The hunters at rest (Охотники на привале) (1871), a genre painting by Russian artist Vasily Perov
Ok, so this might get confusing. First of all, there’s a traditional hierarchy of genres in Western art history, and genre painting is actually one of those genres, even though it’s called “genre painting” which kind of makes no sense. Wait, let me back up: genres, a.k.a. categories, in Western art history are not styles (like Impressionism, Pop Art, Realism) but are instead about the types of scenes that are being painted (portrait, landscape, still life). Let me back up again: a “genre painting” is not, as you might think, a painting that fits into any one of these genres; instead, a genre painting is a type of scene and is therefore “a genre” in itself.
Let’s see if we can make sense of this.
Object (Le déjeuner en fourrure), 1936, Méret Oppenheim. A Surrealist sculpture often interpreted as a visual pun referencing a hairy vagina, as the tea set is traditionally feminine.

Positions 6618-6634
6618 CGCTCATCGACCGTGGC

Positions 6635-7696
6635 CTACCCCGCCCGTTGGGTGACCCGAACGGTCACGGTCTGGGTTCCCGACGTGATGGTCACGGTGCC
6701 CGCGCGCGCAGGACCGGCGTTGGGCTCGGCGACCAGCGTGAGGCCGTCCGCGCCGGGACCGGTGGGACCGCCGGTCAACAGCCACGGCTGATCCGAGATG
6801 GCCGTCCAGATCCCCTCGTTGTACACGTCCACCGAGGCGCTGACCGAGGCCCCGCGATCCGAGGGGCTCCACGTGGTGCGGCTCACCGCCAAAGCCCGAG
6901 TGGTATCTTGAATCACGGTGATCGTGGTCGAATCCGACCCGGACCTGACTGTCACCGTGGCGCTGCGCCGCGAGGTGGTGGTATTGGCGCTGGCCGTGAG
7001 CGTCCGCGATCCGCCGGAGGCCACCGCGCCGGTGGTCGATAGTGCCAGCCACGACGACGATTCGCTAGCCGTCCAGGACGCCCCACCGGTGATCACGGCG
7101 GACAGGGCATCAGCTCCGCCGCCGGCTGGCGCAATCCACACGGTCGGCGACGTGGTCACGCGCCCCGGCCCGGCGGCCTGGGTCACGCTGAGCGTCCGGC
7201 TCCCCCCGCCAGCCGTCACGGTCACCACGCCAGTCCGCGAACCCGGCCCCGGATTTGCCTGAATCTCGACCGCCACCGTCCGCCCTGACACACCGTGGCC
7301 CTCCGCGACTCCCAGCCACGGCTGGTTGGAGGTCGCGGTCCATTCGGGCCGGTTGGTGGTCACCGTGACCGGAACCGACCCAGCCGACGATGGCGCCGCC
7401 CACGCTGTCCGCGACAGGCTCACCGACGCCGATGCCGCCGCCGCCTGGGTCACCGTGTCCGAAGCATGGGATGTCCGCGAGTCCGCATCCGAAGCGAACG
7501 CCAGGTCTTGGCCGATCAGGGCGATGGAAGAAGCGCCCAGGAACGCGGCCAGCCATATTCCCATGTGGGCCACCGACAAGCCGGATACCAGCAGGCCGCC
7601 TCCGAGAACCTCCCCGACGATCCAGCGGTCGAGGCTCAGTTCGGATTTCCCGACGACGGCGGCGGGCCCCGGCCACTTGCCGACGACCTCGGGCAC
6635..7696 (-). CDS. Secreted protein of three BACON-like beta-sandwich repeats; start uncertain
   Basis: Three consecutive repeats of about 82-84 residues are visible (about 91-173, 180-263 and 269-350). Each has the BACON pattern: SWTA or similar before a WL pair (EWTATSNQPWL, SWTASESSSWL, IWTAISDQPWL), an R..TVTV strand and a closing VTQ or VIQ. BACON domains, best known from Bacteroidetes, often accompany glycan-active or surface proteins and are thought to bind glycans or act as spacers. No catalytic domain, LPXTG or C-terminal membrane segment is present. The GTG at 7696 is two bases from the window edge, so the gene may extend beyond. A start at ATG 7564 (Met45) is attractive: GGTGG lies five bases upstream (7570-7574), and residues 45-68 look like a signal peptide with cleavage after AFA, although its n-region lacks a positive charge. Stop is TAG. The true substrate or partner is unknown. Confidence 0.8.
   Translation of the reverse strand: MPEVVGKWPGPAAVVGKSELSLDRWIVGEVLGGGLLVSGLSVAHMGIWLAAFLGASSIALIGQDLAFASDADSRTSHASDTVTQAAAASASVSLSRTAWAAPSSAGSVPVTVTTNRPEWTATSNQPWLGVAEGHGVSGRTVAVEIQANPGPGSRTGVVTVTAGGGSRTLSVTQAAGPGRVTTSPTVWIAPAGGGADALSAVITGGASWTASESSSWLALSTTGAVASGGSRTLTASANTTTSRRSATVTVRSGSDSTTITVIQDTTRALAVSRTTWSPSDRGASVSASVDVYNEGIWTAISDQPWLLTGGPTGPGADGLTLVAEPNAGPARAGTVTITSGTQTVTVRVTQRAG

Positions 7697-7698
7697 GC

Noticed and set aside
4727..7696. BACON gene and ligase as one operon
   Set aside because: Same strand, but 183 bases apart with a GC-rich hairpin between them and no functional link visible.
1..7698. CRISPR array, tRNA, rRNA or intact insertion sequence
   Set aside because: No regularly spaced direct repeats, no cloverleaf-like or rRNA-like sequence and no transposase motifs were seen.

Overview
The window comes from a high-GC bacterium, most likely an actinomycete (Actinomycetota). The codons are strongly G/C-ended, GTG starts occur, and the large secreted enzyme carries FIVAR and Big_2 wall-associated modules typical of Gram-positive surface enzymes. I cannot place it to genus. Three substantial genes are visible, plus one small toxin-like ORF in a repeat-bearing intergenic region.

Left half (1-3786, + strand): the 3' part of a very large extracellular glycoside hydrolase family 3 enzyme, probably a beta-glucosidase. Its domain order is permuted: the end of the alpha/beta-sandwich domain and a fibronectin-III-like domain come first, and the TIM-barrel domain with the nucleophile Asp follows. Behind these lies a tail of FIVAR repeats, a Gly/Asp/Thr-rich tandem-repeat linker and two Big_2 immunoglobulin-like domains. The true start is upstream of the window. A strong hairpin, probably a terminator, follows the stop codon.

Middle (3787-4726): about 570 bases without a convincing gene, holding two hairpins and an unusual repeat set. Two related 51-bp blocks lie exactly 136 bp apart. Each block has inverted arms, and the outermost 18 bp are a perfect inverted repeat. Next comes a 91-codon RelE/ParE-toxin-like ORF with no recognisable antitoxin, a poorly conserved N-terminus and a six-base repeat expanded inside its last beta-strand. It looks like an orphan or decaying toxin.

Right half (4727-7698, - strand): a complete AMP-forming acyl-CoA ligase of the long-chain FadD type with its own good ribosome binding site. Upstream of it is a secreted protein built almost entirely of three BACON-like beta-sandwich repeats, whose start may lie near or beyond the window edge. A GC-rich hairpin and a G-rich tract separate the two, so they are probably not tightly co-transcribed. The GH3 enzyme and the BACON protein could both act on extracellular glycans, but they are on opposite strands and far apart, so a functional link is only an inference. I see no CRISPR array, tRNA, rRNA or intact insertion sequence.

Reader question: “I loved your post about penises, but what about vaginas? We think hairless vaginas started with porn, but I’ve definitely seen paintings in museums with hairless vaginas. What’s the deal? When did it all start?”
Aah, nudity in art, a subject dear to my heart. Vaginas and vulvas (with vulva referring specifically to the external genital region) in art have a quite different history than penises do, ranging from being symbols of fertility and life to being symbols of shame and impurity. As I wrote in my post on the Female Nude (a term I use to refer to the types of nude female subjects in paintings propagated by the French Académie royale de peinture et de sculpture in the 17th – 19th centuries) hairless vulvas have been around in art for a long time. How long? At least 2,000 – 3,000 years, and maybe even since the beginning of art as we know it.